DAVID: It takes a lot to take care of seven guys.
PAUL: It takes a lot of gas money to go 7,000 miles, so like, when you have a tour bus, you’re doubling your expense. When we reach a level when it becomes night and day to where we are like, why are we even in this van, and why don’t we do this to be more comfortable, then, we will be in a tour bus. But, until then, that’s not us. It not like, man, the minute we got that extra dollar to get that tour bus, we’re like, that’s what it takes to be successful, no. We go road doggin’ in this van.
DAVID: [laughs] And, even when we do get a tour bus, we’re going to cut the roof off like a safari hunting vehicle!
PAUL: [laughing] Yeah, we’ve already had to archive a lot of video because there’s just some things that need to be seen when we are gone!
PAUL: We’ve got expensive memories. I mean, the things we’ve done, you can’t replace it. The things we get to do, the meals we get to eat, the service people want to give just because you’re an artist. I mean, everybody is so nice. It’s such a blessing.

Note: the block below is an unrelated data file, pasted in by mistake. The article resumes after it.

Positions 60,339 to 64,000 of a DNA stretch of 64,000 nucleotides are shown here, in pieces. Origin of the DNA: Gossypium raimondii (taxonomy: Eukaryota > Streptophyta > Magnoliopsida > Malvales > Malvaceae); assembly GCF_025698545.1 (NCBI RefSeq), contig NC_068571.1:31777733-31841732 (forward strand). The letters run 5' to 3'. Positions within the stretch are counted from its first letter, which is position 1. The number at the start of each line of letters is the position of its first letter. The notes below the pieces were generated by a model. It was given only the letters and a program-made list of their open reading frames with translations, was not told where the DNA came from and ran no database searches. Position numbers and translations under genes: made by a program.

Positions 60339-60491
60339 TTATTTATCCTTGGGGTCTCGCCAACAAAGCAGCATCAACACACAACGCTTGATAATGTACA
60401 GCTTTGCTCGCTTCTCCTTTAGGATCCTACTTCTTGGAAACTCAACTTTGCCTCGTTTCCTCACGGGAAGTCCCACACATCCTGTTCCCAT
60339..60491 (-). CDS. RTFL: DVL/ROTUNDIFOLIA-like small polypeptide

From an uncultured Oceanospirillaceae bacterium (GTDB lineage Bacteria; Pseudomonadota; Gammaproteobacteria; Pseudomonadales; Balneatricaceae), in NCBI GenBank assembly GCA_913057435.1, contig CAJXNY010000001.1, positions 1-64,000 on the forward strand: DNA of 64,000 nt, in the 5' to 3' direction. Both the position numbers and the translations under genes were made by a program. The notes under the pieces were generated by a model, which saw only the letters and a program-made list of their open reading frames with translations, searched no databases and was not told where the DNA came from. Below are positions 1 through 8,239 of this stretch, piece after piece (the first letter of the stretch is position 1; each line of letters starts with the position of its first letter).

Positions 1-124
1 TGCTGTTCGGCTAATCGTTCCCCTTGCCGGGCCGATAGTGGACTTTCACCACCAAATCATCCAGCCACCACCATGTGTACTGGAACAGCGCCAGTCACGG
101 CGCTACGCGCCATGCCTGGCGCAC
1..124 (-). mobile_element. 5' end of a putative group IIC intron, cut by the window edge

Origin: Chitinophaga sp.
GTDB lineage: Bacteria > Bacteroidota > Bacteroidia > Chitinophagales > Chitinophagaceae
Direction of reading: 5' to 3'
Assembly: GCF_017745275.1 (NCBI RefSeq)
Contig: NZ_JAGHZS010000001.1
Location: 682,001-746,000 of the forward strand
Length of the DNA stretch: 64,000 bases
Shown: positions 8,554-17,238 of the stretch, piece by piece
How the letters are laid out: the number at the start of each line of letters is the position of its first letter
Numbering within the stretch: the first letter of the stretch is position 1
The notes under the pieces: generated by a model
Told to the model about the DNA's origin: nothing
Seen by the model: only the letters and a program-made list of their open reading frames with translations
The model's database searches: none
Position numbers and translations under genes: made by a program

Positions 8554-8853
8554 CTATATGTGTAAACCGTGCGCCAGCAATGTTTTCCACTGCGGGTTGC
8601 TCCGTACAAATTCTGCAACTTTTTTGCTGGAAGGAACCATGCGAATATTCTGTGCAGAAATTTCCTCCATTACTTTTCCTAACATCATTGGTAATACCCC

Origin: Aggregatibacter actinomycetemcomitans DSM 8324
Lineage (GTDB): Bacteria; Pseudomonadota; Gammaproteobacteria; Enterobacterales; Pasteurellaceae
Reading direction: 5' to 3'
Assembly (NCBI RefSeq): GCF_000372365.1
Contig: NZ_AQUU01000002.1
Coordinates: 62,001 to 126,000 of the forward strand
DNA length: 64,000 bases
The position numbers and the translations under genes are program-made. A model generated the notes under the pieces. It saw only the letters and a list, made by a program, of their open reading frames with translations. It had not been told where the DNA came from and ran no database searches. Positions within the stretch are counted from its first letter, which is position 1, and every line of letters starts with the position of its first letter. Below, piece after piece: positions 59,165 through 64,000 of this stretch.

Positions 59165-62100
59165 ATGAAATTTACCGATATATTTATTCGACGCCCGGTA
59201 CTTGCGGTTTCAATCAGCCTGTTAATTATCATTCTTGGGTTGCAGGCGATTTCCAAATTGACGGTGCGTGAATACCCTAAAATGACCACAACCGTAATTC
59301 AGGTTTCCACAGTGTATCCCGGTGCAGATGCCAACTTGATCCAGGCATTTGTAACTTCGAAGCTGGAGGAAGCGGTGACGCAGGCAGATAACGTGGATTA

DAVID: We’ve stayed at some amazing hotels. A lot of people save up for a whole year to get to go on a vacation.
PAUL: We got to go to New York like three times last year.
DAVID: Yeah, it’s pretty wild. It’s really one of the coolest parts about what we get to do. And meeting people all over the country, I have friends all over the country now, all different.
MICHELE: Well, I hope you make some friends here in McKinney, and just keep coming back.
PAUL: Oh yeah, we will be back for sure in McKinney.
SOF On playing New York